Rank: Private
Number: 21357
Unit: 7th Battalion King’s Shropshire Light Infantry
Date of Death: 15 March 1918
Age: 26
Cemetery: London Cemetery, Neuville-Vitasse, Pas de Calais, France

Stuart's death is particularly tragic as he was killed by an artillery shell fired not by the enemy but by his own side.

After a short period away from the front line, the Shropshires returned on the night of 14/15th March to trenches near the village of Wancourt. The Battalion's War Diary entry for the day records "Pte. S Mc William was killed by our own artillery". Presumably, as the troops had been going into the trenches, an artillery shell, intended for the Germans, had fallen short. It had been a fairly common experience in the early part of the War, but the quality of manufacture had much improved by 1917, but errors still occurred.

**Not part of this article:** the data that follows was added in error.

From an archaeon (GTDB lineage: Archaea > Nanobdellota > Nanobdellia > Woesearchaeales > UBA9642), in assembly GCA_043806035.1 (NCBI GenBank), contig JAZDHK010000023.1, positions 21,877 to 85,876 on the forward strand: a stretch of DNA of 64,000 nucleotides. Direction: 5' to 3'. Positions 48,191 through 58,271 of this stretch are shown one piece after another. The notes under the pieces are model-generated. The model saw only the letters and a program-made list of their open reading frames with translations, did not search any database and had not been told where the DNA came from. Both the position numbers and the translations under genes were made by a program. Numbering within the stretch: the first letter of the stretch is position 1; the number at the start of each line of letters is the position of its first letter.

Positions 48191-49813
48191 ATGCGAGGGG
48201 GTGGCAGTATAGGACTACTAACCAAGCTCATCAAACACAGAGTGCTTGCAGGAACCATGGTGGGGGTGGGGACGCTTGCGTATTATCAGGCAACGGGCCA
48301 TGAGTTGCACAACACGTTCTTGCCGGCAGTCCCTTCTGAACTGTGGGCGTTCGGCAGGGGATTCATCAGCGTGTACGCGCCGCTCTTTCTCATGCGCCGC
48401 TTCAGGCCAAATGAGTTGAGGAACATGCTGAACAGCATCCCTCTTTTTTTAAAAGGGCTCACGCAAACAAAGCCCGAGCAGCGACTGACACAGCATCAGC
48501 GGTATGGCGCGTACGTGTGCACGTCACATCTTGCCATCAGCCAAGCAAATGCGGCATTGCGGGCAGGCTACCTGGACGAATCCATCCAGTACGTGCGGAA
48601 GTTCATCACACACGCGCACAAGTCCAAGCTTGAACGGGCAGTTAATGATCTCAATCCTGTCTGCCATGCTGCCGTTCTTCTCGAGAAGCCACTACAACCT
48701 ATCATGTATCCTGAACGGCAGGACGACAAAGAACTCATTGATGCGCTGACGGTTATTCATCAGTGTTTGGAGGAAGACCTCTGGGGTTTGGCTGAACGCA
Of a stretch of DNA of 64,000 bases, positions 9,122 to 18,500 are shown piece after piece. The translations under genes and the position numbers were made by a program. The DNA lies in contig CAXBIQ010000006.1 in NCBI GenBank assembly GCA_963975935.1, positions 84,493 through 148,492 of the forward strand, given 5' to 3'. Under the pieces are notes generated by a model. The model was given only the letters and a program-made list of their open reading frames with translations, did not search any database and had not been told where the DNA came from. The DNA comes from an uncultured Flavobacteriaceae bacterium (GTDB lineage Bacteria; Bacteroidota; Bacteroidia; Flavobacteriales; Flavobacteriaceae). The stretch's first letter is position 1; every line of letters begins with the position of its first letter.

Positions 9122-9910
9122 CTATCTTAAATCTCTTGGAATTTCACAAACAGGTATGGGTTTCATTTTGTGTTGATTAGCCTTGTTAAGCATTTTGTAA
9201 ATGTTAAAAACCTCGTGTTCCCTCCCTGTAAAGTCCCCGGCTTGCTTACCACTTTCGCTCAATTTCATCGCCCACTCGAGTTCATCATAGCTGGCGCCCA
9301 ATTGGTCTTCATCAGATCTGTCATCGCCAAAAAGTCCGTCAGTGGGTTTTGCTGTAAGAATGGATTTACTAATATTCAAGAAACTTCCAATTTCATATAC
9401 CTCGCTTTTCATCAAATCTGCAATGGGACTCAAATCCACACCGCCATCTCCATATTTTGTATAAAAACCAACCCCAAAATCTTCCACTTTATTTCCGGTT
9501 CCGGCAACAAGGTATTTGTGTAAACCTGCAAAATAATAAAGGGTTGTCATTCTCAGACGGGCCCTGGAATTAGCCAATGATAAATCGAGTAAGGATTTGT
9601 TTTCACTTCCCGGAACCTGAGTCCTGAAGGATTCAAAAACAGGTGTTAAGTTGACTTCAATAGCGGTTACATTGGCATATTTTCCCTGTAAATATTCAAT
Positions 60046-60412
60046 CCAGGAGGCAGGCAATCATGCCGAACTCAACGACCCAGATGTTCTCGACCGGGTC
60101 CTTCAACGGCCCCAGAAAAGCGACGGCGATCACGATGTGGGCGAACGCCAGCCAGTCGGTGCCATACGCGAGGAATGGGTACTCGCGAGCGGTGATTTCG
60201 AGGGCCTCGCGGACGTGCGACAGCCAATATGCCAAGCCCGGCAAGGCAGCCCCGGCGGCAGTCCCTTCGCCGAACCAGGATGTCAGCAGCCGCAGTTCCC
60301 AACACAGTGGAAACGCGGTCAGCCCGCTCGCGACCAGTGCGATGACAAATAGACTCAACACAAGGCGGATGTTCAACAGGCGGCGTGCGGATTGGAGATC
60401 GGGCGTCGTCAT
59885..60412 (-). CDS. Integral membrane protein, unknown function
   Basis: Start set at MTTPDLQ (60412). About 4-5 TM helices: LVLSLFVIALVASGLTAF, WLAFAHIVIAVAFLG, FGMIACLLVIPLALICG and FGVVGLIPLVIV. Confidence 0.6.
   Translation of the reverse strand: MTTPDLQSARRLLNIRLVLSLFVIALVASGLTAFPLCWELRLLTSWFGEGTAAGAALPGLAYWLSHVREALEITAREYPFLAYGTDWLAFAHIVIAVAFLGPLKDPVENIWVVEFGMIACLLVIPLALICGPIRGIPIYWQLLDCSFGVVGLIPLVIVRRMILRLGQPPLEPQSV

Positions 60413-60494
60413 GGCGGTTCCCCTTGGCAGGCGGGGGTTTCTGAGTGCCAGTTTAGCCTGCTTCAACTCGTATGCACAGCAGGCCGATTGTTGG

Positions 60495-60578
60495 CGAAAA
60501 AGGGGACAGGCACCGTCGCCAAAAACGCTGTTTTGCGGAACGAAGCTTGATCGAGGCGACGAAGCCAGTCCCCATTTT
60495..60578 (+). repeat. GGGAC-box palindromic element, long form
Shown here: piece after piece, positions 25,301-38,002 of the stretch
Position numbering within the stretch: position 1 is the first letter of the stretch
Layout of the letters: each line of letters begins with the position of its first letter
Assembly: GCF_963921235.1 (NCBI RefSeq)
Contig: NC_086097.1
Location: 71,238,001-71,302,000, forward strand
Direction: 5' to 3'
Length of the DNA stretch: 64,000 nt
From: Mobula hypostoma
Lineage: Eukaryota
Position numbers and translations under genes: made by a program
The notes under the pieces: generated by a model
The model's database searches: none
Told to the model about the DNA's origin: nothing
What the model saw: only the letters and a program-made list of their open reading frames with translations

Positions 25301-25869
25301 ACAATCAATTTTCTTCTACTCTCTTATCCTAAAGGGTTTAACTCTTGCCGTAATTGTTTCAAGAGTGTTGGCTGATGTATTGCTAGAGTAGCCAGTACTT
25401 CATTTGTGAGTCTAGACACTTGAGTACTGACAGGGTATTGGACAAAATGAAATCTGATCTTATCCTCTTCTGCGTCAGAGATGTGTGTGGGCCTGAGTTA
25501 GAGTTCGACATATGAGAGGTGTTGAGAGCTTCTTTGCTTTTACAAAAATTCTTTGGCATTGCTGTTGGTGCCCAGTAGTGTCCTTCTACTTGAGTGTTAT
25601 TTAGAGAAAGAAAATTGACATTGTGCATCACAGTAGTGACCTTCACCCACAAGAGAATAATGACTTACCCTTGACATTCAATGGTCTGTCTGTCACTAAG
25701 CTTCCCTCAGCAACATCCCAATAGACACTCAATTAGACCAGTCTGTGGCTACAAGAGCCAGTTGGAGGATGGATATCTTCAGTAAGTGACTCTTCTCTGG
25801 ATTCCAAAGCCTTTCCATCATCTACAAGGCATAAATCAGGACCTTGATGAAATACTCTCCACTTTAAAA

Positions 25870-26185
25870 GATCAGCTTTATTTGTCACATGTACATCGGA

Of Stuart's early life, little is known. His parents, Alexander McWilliam (a patternmaker) and Mary, had married in the Manchester area about 1890. Shortly afterwards, Agnes was born. Over the next two years, the family had moved to Romiley and Stuart had been born. When the census was taken in 1901, they were living at 10 Bonnyfields, later moving to 23 Guywood Lane. Nothing else is known about Stuart's life, except that it is known he was still living in Romiley when he enlisted into the army at Stockport.

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